A television viewer complained that Alex Salmond, the former First Minister of Scotland, “invented tweets presented as real from viewers of the show to direct the debate on his views and terms.”
The incident happened on Salmond’s current affairs program, which is broadcast on RT, the Russian state-funded TV network formerly known as Russia Today. Salmond’s production company produces the show, which is then aired on RT.
iMediaEthics has asked RT for a response to the ruling; RT pointed iMediaEthics to its statement which reads:
“This was a notable and worrying example of Ofcom’s orchestration of the media in this matter by publicizing without notice to RT the provisional findings for its decision in this case, in a statement made on April 18. This was before it had heard, let alone had time to consider, RT’s representations on its preliminary view. This gives rise to grave concern over the fairness of Ofcom’s process and agenda. The concern is heightened as Ofcom is using powers that exist for protection against serious matters to find a breach in relation to this trivial teething problem – a veritable sledgehammer to crack a nut.”
On his show, Salmond answered six tweets from the public. But, four of those tweets came from people affiliated with him or the show. TV Novosti, which owns RT’s license, “confirmed that four of the six tweets and emails referred to during this broadcast were sent by people connected either directly or indirectly to the production of the programme or to the presenter in some way.” The tweets came from a freelance make-up artist who had worked on the show, a freelance cameraman who worked on the third episode, an acquaintance of Salmond, and a series director for the show.
Because of that, the UK broadcast regulator OfCom ruled RT misled viewers.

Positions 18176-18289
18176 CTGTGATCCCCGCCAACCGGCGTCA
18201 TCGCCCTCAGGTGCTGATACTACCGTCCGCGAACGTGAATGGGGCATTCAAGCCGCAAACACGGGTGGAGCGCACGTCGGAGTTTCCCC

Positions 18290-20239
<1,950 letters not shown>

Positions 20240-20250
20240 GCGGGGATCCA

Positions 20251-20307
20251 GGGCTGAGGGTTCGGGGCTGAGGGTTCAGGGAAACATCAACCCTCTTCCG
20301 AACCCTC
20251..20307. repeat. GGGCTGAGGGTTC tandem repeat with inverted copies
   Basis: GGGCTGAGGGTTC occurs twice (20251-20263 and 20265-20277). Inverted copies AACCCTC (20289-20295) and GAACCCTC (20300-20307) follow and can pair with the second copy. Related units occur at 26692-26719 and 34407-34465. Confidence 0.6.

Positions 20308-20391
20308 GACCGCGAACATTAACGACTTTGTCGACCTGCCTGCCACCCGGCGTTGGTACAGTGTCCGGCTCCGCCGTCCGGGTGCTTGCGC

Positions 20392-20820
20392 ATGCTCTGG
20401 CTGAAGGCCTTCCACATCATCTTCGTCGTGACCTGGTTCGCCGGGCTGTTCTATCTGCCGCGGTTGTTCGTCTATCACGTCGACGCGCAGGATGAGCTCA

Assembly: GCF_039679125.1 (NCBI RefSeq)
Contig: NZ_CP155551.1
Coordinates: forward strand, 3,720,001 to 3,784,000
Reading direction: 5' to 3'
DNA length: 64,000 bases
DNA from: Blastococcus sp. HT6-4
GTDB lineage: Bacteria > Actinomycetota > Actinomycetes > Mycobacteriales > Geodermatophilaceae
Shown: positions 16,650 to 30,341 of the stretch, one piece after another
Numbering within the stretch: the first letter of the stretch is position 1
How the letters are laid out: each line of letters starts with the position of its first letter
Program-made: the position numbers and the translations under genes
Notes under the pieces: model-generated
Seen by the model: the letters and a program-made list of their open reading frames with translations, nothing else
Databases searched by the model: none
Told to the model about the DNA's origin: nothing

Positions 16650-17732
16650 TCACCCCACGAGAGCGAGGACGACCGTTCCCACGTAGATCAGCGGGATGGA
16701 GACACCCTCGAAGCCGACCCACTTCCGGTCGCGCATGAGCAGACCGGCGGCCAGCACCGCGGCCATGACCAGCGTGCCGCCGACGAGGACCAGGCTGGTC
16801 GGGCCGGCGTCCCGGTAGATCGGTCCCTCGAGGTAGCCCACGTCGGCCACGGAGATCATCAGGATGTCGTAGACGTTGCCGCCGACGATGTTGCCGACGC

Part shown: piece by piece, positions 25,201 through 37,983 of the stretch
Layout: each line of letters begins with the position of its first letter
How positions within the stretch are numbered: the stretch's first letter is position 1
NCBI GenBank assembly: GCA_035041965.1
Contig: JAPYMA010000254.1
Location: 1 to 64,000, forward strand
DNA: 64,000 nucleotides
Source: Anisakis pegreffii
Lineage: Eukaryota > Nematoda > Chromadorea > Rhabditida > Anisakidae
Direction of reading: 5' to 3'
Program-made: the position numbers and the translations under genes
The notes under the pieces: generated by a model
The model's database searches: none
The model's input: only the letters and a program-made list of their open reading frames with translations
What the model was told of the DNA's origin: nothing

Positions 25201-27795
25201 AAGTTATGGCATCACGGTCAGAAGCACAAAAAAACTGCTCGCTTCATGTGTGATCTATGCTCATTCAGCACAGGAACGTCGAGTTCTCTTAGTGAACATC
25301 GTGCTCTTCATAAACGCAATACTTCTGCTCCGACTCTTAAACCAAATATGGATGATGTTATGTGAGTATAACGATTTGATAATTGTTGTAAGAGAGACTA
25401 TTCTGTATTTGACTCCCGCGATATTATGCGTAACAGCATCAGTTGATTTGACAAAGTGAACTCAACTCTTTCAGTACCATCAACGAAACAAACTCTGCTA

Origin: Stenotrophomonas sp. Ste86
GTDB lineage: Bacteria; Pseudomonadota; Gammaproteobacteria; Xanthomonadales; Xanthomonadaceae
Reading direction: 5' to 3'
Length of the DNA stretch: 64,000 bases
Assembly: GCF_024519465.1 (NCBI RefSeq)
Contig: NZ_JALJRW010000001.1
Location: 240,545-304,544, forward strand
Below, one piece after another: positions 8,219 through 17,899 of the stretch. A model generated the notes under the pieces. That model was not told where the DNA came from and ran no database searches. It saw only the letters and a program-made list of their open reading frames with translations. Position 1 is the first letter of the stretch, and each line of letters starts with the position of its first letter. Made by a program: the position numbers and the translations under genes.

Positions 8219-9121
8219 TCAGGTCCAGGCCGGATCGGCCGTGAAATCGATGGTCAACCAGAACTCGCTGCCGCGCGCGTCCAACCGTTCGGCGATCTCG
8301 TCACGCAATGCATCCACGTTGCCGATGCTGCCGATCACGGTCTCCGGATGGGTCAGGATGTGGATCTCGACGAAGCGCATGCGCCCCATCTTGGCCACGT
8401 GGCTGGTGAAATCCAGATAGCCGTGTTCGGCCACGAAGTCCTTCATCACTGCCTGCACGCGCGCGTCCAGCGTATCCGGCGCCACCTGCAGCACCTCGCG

Ria Novosti argued the tweets were fine because they were just to show how the Twitter question-and-answer would work and because the questions were “volunteered” and not “propaganda.” Further, Salmond’s producer said it was OK because it was the first episode of the show so Salmond didn’t have any viewers yet.
In response to the ruling, Salmond tweeted a statement from his company saying that the comment was “extraordinary” noting “For the very first programme of a recorded series there were obviously no existing viewers or live tweets to draw on in order to illustrate the audience participation section.” The ruling was “not because their questions were included but because it was not specifically mentioned that they were from a freelance hairdresser, a friend of a camera man and someone who knew Mr Salmond!” the statement says. “This ruling is despite the fact that the content of the questions were basically light hearted (eg the English meaning o the Scots Gaelic word Slainte) and clearly pursued no particular agenda nor could possibly have caused any offence. In other words this ruling, even one with no proposed sanction, is out of all proportion to this very minor matter.”
— Alex Salmond Show (@AlexSalmondShow) July 16, 2018
Hat Tip: Press Gazette